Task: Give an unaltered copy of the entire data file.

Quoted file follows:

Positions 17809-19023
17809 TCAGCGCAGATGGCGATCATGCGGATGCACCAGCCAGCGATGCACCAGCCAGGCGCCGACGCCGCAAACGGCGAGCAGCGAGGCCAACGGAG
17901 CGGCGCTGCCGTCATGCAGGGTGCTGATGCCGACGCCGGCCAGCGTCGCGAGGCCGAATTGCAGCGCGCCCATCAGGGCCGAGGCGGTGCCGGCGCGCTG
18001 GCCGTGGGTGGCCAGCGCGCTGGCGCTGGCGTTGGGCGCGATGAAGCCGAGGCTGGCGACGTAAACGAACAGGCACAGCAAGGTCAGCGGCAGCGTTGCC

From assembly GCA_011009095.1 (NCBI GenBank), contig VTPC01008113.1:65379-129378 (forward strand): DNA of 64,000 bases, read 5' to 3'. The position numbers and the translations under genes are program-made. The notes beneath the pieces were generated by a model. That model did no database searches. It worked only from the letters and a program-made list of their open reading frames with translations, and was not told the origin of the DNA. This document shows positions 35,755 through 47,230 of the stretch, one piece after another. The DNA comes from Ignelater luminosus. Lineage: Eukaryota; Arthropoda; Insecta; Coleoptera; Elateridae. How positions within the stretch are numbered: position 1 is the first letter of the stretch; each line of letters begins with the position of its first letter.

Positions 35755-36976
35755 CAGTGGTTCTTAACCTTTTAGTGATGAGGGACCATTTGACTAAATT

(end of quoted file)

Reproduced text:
Positions 17809-19023
17809 TCAGCGCAGATGGCGATCATGCGGATGCACCAGCCAGCGATGCACCAGCCAGGCGCCGACGCCGCAAACGGCGAGCAGCGAGGCCAACGGAG
17901 CGGCGCTGCCGTCATGCAGGGTGCTGATGCCGACGCCGGCCAGCGTCGCGAGGCCGAATTGCAGCGCGCCCATCAGGGCCGAGGCGGTGCCGGCGCGCTG
18001 GCCGTGGGTGGCCAGCGCGCTGGCGCTGGCGTTGGGCGCGATGAAGCCGAGGCTGGCGACGTAAACGAACAGGCACAGCAAGGTCAGCGGCAGCGTTGCC

From assembly GCA_011009095.1 (NCBI GenBank), contig VTPC01008113.1:65379-129378 (forward strand): DNA of 64,000 bases, read 5' to 3'. The position numbers and the translations under genes are program-made. The notes beneath the pieces were generated by a model. That model did no database searches. It worked only from the letters and a program-made list of their open reading frames with translations, and was not told the origin of the DNA. This document shows positions 35,755 through 47,230 of the stretch, one piece after another. The DNA comes from Ignelater luminosus. Lineage: Eukaryota; Arthropoda; Insecta; Coleoptera; Elateridae. How positions within the stretch are numbered: position 1 is the first letter of the stretch; each line of letters begins with the position of its first letter.

Positions 35755-36976
35755 CAGTGGTTCTTAACCTTTTAGTGATGAGGGACCATTTGACTAAATT